Germany has announced a unilateral arms embargo on Saudi Arabia, but France, the UK, and the US have not followed suit, posing questions for Western unity in the Middle East.
“I agree with all those who say that the, albeit already limited, arms exports can’t take place in the situation we’re currently in,” German chancellor Angela Merkel told press in Berlin on Sunday (21 October).
“We condemn this act in the strongest terms … there is an urgent need to clarify what happened,” she said, referring to the Saudi killing of Jamal Khashoggi, a journalist who wrote for US newspaper The Washington Post.
Germany sold about €530m of mostly aircraft equipment to Saudi Arabia last year, according to its annual EU declaration.
Germany, France, and the UK made a show of unity in a joint statement.
“We will ultimately make our judgement [on sanctions] based on the credibility of the further explanation we receive about what happened and our confidence that such a shameful event cannot and will not ever be repeated,” they said.
Relations with Saudi Arabia depended on its “respect” for “the norms and values” of “international law”, they said.
Merkel’s economy minister Peter Altmeier urged other EU states to follow Germany.
“It would be important that we come to a joint European stance,” he told the ARD broadcaster.
“It will not have any positive consequences if we halt arms exports but other countries at the same time fill the gap,” he said.
But neither France, which sold €13.6bn worth of arms to Saudi Arabia last year, or the UK, which sold about €1bn, immediately followed Germany.
“I note that the Saudi authorities have … admitted the facts and accepted some responsibility, so we’re making progress,” French finance minister Bruno Le Maire said.
“The strength of our response will depend on … our confidence that it cannot happen ever again,” the British foreign office said.
Merkel’s decision came after Saudi Arabia admitted to killing Khashoggi in what it called a “rogue operation”.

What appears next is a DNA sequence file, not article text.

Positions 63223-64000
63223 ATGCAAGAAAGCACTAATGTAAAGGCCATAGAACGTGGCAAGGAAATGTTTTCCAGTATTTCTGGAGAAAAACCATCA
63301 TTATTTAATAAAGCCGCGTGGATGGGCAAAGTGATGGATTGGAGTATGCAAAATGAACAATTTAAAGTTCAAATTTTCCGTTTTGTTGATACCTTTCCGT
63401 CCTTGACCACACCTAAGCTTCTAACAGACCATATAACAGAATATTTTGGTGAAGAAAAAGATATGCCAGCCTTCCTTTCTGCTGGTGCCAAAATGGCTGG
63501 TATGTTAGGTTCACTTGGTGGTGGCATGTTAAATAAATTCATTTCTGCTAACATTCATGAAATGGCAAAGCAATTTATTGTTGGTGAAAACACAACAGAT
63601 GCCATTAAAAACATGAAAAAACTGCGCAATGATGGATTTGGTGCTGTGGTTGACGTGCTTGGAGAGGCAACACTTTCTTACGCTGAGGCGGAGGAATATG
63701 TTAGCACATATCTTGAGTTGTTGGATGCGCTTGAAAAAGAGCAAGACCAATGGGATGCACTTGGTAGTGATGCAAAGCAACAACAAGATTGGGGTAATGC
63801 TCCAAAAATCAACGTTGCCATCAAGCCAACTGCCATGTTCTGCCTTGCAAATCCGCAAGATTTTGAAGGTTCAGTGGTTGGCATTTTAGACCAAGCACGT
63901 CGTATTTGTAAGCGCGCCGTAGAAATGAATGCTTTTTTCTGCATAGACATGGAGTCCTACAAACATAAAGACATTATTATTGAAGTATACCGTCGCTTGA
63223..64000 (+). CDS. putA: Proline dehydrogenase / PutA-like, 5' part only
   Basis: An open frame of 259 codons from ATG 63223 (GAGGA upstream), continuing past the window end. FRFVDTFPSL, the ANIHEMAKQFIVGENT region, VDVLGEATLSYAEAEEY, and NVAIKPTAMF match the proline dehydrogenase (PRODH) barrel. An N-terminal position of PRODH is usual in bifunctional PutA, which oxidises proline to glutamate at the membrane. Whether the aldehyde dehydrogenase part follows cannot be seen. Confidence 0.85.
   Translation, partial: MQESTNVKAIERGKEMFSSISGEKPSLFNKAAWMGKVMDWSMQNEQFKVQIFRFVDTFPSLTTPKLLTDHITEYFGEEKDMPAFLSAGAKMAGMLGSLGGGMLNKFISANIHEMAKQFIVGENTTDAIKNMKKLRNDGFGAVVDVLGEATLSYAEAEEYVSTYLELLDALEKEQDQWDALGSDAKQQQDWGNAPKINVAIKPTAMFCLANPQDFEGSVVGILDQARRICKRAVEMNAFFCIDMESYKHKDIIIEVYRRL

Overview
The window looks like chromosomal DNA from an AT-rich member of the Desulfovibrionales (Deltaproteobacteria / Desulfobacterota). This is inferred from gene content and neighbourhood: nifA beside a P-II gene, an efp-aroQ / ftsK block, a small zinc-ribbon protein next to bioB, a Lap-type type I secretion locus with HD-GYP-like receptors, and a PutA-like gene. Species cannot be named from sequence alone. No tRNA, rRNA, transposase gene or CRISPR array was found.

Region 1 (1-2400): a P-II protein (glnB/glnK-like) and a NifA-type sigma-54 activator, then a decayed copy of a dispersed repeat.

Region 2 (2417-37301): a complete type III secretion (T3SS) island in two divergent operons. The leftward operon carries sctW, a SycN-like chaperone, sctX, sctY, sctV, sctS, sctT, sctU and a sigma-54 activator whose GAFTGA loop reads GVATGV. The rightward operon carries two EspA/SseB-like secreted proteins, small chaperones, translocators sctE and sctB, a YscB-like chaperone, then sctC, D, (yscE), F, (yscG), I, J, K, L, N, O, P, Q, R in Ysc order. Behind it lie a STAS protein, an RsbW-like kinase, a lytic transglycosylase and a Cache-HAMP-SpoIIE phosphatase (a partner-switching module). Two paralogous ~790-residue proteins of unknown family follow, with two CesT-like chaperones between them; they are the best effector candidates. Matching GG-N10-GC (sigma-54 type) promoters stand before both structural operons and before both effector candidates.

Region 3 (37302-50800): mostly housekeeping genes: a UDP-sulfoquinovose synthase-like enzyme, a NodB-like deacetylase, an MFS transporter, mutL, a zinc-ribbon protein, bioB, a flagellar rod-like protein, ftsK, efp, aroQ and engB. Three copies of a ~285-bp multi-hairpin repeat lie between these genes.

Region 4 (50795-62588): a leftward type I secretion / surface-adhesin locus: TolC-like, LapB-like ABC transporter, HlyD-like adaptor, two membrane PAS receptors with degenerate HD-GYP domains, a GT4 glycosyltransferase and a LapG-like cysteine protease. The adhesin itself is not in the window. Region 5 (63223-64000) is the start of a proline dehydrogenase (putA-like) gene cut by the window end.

It did it in its consulate in Istanbul in what the EU foreign service called “a shocking violation of the 1963 Vienna Convention on Consular Relations”, a treaty that governs international diplomacy.
The EU currently has arms bans on China, Russia, Iran, Syria, and Yemen.
It has also blacklisted Belarus, Burma, several African states, North Korea, and Venezuela, but not Saudi Arabia.
An EU “code of conduct” on arms sales says member states ought to deny export licences if their weapons were to “prolong armed conflicts” or if clients violated “international humanitarian law”.
Saudi Arabia has killed thousands of civilians in airstrikes in a civil war in Yemen, tortured and raped people, and used child soldiers, according to a UN report in August.
The Saudi kingdom also has the death penalty for homosexuality, among other human rights outrages.
But neither the EU’s non-binding code or Saudi Arabia’s track record stopped France from selling it €3bn of small arms, €3.7bn of bombs, €2.6bn of warships, and €1.3bn of military technology last year.
The UK sold it €600m of aircraft equipment and €156m of ammunition.
Belgium (€832m), Italy (€425m), Bulgaria (€279m), and Spain (€116) also sold notable quantities.
“We have a common position on arms exports that regulates many things in this sense, but final responsibility is with the member states, and hence this is a question that is in their hands”, an EU foreign service spokeswoman said on Monday.
For his part, US president Donald Trump recently boasted he would get $110bn (€96bn) in Saudi arms contracts, creating 40,000 jobs in America.
The arms sales are part of an old Western strategy to back Saudi Arabia and its allies in order to contain Iranian power in the Middle East.
The EU and US also used to buy Saudi oil but not Iranian oil exports.
The old order recently changed when EU states lifted their oil embargo on Iran in a nuclear arms control deal.
But US president Donald Trump stuck by Saudi Arabia and boycotted the accord.
He threatened sanctions against German and other EU firms in Iran, clashing with Merkel.
He said on Sunday he would speak to Saudi crown prince Mohammad bin Salman “very soon” before deciding what to do.
“We’ll have an answer by probably Tuesday or so,” Trump said.
It remains to be seen what next steps France, the UK, and the US take as Turkish investigators reveal more details.
But if they let Saudi Arabia off the hook, it would leave Trump, once again, up against Merkel, amid already strained transatlantic ties.